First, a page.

Welcome to our first weekly review for this year. Some of the stories are a little older than a week thanks to the holiday but still, let's get on with it.
More Not Less
Jude Kelly, the AD of the Southbank Centre in London, took to the BBC to say that the arts need more funding not less and that the government lacked any clear intention to support and develop the cultural sector.
Ms Kelly said;
"We're always saying the arts aren't a luxury, they're a necessity. Local authorities can't win those arguments sometimes, even to themselves."
To which the DCMS retorted in typically myopic fashion
"While there may be some who argue that arts and culture should be exempt from cuts altogether, this simply will not wash with members of the public who are aware of the need for public spending reductions across the public sector.
In other funding news the Guardian reported that China is about to spend £1.4Billion over the next ten years developing a region of their country into a massive creative hub for music.
"Beijing officials have announced plans to spend more than 10 years and £1.4bn turning the area into the "China Music Valley", a sprawling compound that will be home to recording studios, instrument makers, music schools, five-star hotels and an arena in the shape of a peach."
So much for austerity huh?
Power to the People
Over at Arts Professional the editor, Liz Hill, argues that any national campaign for the arts must include the public in the fight.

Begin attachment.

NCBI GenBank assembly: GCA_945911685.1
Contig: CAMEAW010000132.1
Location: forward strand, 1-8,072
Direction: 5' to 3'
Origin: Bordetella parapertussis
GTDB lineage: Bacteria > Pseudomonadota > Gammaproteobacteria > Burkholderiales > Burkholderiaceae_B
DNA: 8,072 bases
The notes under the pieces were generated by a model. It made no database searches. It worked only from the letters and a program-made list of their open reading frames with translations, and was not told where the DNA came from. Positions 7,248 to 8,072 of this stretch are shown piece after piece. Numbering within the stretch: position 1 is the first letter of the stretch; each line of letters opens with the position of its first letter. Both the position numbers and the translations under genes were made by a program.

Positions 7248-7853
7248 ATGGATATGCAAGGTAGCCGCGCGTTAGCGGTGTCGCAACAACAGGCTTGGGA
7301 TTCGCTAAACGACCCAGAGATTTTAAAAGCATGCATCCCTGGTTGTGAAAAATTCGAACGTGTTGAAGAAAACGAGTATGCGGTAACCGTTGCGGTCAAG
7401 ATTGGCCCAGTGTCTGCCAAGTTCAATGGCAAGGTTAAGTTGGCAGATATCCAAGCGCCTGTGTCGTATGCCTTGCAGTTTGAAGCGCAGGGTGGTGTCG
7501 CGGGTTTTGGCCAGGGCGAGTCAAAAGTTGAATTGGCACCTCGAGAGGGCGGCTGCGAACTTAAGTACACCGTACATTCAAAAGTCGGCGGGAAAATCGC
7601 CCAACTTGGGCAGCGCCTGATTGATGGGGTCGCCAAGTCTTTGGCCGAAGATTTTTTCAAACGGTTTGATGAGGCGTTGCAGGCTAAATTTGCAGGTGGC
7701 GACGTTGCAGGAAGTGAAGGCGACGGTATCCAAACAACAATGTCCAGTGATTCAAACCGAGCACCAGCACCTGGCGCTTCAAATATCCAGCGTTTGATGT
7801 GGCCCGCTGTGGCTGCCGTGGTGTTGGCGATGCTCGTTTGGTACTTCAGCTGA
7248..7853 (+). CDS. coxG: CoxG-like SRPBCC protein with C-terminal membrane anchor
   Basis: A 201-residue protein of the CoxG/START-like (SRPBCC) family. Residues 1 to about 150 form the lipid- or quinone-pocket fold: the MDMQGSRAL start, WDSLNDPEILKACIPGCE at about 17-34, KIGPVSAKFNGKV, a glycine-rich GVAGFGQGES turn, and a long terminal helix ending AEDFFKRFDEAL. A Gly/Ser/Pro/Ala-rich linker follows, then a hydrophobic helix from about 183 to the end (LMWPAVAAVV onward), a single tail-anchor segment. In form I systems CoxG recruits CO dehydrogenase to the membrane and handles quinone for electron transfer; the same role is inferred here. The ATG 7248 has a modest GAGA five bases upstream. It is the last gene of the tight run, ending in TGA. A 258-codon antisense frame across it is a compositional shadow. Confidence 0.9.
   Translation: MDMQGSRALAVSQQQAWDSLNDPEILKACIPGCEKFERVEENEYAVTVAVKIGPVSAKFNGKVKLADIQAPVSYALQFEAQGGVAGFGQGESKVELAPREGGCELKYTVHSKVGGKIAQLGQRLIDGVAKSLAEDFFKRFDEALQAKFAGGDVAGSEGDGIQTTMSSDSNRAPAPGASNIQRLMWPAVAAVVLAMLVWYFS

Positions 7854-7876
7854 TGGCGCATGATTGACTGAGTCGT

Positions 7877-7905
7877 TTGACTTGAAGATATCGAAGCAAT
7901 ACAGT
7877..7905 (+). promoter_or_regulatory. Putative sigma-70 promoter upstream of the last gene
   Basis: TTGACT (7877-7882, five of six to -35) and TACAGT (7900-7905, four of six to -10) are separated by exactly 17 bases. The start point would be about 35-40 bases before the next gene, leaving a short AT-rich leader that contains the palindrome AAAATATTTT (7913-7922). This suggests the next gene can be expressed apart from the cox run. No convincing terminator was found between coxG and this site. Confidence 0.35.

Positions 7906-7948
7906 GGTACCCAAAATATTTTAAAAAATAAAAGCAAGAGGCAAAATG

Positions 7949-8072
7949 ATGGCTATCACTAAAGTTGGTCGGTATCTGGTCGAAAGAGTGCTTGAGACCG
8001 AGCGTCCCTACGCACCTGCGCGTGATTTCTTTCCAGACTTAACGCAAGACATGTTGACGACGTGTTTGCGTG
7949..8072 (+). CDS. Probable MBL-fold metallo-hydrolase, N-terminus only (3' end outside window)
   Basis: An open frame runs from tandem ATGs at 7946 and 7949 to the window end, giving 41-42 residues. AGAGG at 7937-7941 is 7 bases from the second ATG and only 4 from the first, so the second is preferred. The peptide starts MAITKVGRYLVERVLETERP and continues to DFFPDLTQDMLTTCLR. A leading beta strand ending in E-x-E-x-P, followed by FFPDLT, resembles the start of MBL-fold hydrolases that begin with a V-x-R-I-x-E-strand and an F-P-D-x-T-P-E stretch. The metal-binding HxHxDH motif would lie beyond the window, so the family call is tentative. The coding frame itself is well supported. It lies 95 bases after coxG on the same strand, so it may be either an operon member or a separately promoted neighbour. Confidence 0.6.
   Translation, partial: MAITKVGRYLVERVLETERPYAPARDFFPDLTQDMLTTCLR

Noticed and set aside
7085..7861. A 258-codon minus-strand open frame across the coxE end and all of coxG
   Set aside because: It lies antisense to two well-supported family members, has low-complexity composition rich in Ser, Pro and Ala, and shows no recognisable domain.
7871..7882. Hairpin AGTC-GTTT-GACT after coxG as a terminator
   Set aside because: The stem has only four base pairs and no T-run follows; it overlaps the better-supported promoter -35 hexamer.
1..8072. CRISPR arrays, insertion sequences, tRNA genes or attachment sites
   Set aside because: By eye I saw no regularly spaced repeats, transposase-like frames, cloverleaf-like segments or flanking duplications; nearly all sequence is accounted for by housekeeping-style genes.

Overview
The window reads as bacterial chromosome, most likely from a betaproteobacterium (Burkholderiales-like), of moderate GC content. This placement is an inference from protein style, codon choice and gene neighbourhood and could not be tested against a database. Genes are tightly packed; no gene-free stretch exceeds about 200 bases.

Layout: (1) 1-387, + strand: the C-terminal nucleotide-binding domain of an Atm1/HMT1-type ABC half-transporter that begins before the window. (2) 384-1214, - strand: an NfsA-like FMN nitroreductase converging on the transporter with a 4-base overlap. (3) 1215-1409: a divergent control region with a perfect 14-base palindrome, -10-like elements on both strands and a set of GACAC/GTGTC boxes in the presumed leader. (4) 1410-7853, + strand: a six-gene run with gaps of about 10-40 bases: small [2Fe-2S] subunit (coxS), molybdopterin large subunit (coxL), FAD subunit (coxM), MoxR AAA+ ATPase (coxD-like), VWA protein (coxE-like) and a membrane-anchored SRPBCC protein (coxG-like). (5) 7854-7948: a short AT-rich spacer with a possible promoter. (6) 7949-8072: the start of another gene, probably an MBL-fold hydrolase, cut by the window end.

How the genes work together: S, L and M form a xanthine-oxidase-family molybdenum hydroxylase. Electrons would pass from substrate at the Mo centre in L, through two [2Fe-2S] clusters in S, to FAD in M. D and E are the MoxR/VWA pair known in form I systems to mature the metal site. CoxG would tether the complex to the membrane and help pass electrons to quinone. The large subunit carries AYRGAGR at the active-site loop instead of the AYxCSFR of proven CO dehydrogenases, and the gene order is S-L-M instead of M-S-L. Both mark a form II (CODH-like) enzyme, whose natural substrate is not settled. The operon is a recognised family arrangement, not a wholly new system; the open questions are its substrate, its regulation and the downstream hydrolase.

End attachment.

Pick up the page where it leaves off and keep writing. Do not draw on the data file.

"If one existed, I would also love a charity that does for the arts what Liberty does for human rights. What would such an organisation look like? On the basis that imitation is the sincerest form of flattery, let's start by applying the Liberty model. Its mission? How about "Working to protect creative and cultural expression, and promote access to the arts for everyone?"
Better than well paid "arts leaders" speaking, apparently, in defence of their own pay cheque at least.
The much maligned 'Rural Retreats' project operated by Dance East came to an end this year with ballet company directors and others getting together to, basically, state the bleedin' obvious.
The Stage reports Mark Baldwin, AD of Rambert, saying;
"It's important to create a culture within a company so that dancers can talk to you [artistic directors] whenever they want to."
Oh really! David Nixon, AD of Northern Ballet added;
"Dancers often used to be thought of as children and even now they are still sometimes called girls or boys rather than men and women or just dancers. I want to get to the point where dancers don't think of themselves as girls and boys... They need to think of themselves as adults."
Amazing to us, here in TheLab™, that any of these people get hired at all.